I followed Jim everywhere, as he was quite a storyteller, though some of his history was a tad off. He told me his daddy had been a slave freed by President Teddy Lincome, and that President Garfield had been shot by a maniac named Charley Guitar (close; it was Charles Guiteau).

Other than pestering Jim, there was little to do, but my mom didn’t like me getting close to that pen full of alligator gars.

My dad solved this problem by buying me, at a ship chandlery, a big cardboard box of about twenty three-foot by five-foot flags of various countries and a little flagpole. When a foreign ship went by our front yard, I’d put their flag on the pole and wave it with all my might. My mom wouldn’t let me walk across the highway to the Waterway, but usually someone on the ship would see me waving their country’s flag and I’d be rewarded with a mighty blast from the ship’s horn. Sometimes the fellows on the ship would yell and wave to me. It took about ten minutes for each ship to go by, and I’d see many ships a day.

It became a pretty nice summer, after all.

Boy Howdy!

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That’s an expression I’ve always used; seems to me I first heard it said as a kid in Texas.

Much later, in Naples, Florida, some of my friends and I culminated our series of bands with a lineup of John Klingler and Don Spicer on guitars, Mike Collins on drums, and yours truly on bass. We all contributed vocals and other folks came and went as time went on. We called the band Boy Howdy and we played rock, blues, Dylan, Cream, Allman Brothers and Mountain covers and whatever else we could handle.

We played the Naples Teen Center and some parties, but our regular gig was at Al Bolton’s Aquarium Bar on the Trail in East Naples, so named because he had a couple of large built-in freshwater aquariums with a giant Oscar fish in each.

The clientele was an uneasy combination of migrant workers, kids and bikers. Sometimes fights broke out and the bouncer, a gentle giant named Pabst, would settle things by falling on the miscreants like a felled oak tree. The bar was in an old Quonset hut but the acoustics were good. We played a couple of nights a week.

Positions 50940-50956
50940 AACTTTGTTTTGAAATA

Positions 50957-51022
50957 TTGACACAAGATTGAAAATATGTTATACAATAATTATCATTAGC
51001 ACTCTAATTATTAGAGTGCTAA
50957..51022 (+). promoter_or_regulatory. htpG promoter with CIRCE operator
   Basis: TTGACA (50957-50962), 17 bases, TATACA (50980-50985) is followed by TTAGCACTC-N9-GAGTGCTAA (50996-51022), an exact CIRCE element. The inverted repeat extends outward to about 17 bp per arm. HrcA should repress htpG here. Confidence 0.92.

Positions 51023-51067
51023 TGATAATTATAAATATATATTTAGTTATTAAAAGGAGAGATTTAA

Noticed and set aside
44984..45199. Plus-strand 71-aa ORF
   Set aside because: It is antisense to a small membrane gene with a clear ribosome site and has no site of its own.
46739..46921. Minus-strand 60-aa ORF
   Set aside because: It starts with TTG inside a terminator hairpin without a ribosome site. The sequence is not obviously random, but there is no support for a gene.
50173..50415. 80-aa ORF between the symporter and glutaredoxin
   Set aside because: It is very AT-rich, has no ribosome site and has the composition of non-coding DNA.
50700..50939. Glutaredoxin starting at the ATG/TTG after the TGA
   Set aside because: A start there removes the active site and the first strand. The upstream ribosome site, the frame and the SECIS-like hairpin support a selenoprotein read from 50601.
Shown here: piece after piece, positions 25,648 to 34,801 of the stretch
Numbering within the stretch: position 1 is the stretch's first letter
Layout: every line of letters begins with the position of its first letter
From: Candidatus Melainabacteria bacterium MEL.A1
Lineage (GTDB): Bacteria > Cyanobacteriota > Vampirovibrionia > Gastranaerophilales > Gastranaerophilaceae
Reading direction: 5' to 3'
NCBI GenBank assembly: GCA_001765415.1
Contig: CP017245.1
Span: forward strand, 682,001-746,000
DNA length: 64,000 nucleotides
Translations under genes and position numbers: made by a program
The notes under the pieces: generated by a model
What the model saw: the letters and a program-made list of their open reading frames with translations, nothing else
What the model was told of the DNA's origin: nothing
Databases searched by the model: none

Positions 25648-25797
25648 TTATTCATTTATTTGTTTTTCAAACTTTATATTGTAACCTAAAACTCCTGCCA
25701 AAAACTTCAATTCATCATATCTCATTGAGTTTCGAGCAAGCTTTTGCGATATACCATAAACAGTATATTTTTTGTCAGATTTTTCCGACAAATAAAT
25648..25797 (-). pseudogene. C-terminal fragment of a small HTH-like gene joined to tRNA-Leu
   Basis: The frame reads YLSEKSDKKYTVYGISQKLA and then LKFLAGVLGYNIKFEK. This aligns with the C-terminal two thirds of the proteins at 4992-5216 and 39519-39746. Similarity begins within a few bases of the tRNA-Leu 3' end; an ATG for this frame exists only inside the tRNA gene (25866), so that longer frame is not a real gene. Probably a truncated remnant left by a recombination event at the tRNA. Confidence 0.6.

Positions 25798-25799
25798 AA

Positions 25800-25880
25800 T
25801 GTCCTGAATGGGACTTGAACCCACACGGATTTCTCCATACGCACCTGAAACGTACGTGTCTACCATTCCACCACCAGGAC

The Boy Howdy Band, or part of it, is shown in this photo recently sent to me by my still-best friend, John Klingler. He’s the one on the left in this photo, the drummer is Mike Collins, and I’m on the right on bass, with a cigarette hanging out of my mouth! John’s sister, Jean, found the photo somewhere.

 Taken on the evening of June 9, 1973 as we celebrated John’s 21st birthday; notice the Boy Howdy drumhead and period posters!!!

That’s why the Robert Crumb-created Boy Howdy figure is at the top of this blog. We saw that drawing as the mascot for Creem magazine and decided we’d use it, too.

John remembers some Aquarium bar madness:

Patrons of Al’s might recall an air hockey table very near the stage with a black light over it. The puck would glow, which was quite disconcerting in its own right. I shudder to think of the number of times that puck would fly off the table and hit me while we were playing. And I was on the opposite side of the stage. BTW, not present in the photo was the other guitar player in the group, Don Spicer.”

A Pascagoula Christmas!

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These are probably the first photos I ever took, using my Dad’s Kodak Signet 80 camera, which was Kodak’s highest-end camera at that time. It was a 35mm rangefinder camera with interchangeable lenses. My dad picked it up in Mexico City when someone there stole his Nikon rangefinder from his hotel room. At that time, of course, SLR cameras were quite rare; Nikon didn’t offer one until a year or so later.

The Signet 80 was a great camera and totally silent, unlike the clunk-producing early SLRs and I used that camera well into the 1970s, even after I had Nikon SLRs and medium-format cameras of my own.

So these were taken in Pascagoula, Mississippi in 1958. I was in the first grade. The Christmas Festival that year was a big deal for me, because my dad flew Santa onto the river with his float plane, and a little boat picked Santa up from my dad’s plane and brought him to the docks. Mr. John Quinn, my dad’s friend who owned the menhaden plant mentioned earlier, lifted me up onto a 55-gallon drum because I was little. Mr. Quinn is in the dark-blue-black-and-white checked shirt in the second photo, and his wife, Jane, is standing next to him in a red-and-black checked shirt. Here comes Santa on the small boat.

In this crowd scene, you can see the Puss ‘n Boots cat-food factory in the background. That’s where I learned to ride my bicycle; there was a big concrete area in front of the factory which was vacant on the weekends. I had gotten a seven-transistor radio from Western Auto (it was sapphire blue) and I taped it to the handle bars of my bike so I could listen to WTIX (Tiger Radio!!!) from New Orleans as I rode around. They played Elvis and Chuck Berry and especially Buddy Holly.

In this photo, you can see the Pascagoula High School Marching Band. Hard to believe these lovely young ladies would be in their 70s today.

The Pleasure Was All Mine